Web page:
Also, the simple task of keeping all materials properly covered will help keep snow and ice off them and protect them from cold winds making the material even colder.
So working in cold weather shouldn’t stop your masonry project, but you should plan and take some extra precautions to ensure a successful outcome.
Find a local concrete contractor near you.
So what is a vented rain screen? Well, the best simplified example is a tent. If you have used a tent with a rain-fly, this is the same concept as a vented rain screen. This accomplishes two important purposes. The air cavity between the inside wall and outside wall allows for the pressure to be more equalized between the outside and the cavity. This prevents air from being forced, or sucked into this space due to pressure differences (capillary moisture transfer). Also, this air cavity will promote quicker and more efficient drying if water does happen to get past the outside wall and into this space. The space is usually vented especially at the base to allow for water to also drain down and out of the air cavity. This also allows the area to breath, and dry out if any moisture comes into the area.
This concept is quite simple, but it can add some more work to the construction process. By creating this space, all other objects that pass through into the home, like windows, and doors. These items need to be appropriately adjusted to account for this extra space. The roof overhang may also need to be extended.
Okay, so you are building a new home. Lots of decisions right. Well, along the way you will probably meet with your builders electrician to choose where you want any extra plugs or switches, etc. Let me point out a few extra areas that you may not have thought of but come in very handy for plugs.
Plugs in closets. Yes, place plugs in closets, especially a vacuum closet. Many vacuums and similar household cleaning tools are rechargeable. What better place to recharge them, than where they are stored. Even if your vacuum is a standard plug in vacuum, you can probably still just leave it plugged in inside the closet and still vacuum a good portion of your house. This can be really convenient for quick clean ups.
Plugs inside your kitchen cupboards. With all the cell phones, and cameras, and gadgets we all have, counter tops can become very cluttered with charging cords and cell phones being charged. Why not pick a cupboard to hide these items in, place a plug or even a couple plugs in the back of the kitchen cupboard and nicely hide away all your charging electronics. You could also use the closet as a place to charge digital cameras and camcorders also.
If you like more information on home building, you can read our home building tips article, and 10 Steps to building a home.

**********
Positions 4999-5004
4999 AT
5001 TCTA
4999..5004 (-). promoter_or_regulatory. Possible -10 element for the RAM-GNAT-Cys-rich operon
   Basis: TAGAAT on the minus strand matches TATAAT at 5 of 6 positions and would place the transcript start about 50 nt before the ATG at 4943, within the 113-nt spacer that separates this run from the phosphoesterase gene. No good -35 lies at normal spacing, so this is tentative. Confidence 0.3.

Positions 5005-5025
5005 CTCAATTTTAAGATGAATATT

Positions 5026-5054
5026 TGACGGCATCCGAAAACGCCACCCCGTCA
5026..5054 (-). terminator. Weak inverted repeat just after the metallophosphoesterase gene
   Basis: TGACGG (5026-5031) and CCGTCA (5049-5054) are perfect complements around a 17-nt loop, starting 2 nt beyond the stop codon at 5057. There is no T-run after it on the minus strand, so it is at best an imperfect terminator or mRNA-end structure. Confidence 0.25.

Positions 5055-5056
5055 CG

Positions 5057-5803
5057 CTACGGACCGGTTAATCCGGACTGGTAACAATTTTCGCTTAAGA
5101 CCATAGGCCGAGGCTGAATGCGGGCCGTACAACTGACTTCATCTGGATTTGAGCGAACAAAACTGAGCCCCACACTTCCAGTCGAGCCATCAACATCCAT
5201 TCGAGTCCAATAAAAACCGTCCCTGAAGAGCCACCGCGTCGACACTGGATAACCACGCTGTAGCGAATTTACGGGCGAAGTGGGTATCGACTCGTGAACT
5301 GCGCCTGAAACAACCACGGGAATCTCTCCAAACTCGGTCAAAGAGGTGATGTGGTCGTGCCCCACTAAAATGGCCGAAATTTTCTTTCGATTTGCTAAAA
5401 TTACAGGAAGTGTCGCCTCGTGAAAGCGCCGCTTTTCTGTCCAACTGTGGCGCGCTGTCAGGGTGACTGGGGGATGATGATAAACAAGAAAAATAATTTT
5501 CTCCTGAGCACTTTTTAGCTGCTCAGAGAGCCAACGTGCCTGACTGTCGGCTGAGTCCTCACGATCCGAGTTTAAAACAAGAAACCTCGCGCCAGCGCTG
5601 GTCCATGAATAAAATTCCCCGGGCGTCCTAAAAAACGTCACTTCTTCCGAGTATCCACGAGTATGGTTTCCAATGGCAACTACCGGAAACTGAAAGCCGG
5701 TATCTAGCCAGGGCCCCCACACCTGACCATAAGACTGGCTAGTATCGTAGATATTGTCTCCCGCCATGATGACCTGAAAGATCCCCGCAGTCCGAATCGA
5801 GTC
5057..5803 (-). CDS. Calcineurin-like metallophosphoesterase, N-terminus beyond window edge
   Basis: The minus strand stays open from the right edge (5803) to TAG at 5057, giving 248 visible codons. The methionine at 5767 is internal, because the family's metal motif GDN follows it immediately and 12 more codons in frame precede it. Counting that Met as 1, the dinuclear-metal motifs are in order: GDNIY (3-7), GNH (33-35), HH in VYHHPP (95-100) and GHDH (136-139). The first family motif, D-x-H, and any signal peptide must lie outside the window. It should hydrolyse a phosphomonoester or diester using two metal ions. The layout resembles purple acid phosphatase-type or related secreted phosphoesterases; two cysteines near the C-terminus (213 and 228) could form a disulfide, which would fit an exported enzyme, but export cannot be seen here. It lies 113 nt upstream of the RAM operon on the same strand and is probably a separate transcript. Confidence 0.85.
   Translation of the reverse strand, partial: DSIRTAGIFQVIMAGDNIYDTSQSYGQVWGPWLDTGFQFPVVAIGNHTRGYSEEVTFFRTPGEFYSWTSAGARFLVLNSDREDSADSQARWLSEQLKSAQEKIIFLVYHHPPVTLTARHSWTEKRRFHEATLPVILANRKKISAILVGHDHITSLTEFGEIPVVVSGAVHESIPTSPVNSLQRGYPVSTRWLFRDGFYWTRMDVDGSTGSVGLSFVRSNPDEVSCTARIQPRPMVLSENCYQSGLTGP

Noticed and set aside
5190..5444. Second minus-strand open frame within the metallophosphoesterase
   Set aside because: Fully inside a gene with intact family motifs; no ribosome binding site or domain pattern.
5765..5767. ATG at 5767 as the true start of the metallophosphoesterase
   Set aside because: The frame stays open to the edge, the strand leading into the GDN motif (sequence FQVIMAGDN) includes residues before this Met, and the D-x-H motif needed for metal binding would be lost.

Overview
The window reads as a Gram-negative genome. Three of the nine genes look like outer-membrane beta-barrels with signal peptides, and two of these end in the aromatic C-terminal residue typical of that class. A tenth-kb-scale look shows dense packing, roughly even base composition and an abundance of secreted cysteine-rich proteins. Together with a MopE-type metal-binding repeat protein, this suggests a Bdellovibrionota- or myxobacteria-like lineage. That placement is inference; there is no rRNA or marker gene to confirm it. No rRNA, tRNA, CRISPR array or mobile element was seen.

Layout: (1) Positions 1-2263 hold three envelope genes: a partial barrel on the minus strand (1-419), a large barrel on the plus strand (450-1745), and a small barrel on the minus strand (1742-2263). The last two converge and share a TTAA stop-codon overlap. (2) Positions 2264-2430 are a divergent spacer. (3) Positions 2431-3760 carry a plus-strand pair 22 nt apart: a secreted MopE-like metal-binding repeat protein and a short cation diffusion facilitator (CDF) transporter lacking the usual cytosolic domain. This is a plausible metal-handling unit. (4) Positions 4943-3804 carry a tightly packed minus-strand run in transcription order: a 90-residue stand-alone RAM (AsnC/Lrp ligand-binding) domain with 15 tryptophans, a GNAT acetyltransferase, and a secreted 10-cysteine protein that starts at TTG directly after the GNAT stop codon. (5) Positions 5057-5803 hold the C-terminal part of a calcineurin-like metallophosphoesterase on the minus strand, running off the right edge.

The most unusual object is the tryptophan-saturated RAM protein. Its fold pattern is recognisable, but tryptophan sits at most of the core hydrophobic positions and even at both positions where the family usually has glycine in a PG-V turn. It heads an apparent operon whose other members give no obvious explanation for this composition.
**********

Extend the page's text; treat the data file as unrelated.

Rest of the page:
If you have any other great tips on where to place outlet plugs, please post a comment here and share it with us.
Now that the worst of winter weather is in full swing, home construction can become difficult. One way to get around the winter weather quickly is to use panelized construction. Panelized construction can usually get a home framed and enclosed in a much shorter time span, especially in bad weather. The framing wood does not have to sit out in the elements waiting to be used to construct a wall. Much of the on-site planning and blue-print analysis is greatly reduced also, as most panelized systems have a well organized number system for the construction sequence. Much of the typical construction waste is also eliminated, since everything arrives pre-cut and correctly sized for the need.
If you do choose to go for the panelized route, make sure you ask the builders you interview if they are familiar with panelized construction. While there are many similarities to the process of stick-built building, there are some differences that make it helpful to have a builder that has worked with panelized systems before.
Some notes about extension cord use. Many times extension cords are misused, or are used as a permanent solution. Extension cords should only be used when necessary. Be sure to read the instructions for the device you plan to use with the extension cords. Some specifically warn not to use with an extension cord, or others may specify that only certain types of cords can be used.
Be sure that both ends of the plug are completely plugged in, do not leave any part of the metal plug showing. (See the diagram) . Always use polarized extension cords with polarized devices. If the cord starts to show any wear, or cracking, stop using and replace with a new cord. Use three-wire extension cords for devices with three-prong plugs, never cut off the 3rd wire to make it fit. If you need to use an extension cord outside, be sure it is one that is rating for outside use. Before you buy an extension cord, make sure it is UL listed.
Almost any construction site is going to need to use extension cords for power tools, etc. Just use common sense to avoid cut wires, and other mishaps. A common accident with extension cords is people tripping on them, so try to keep them out of frequently used paths on the site if possible.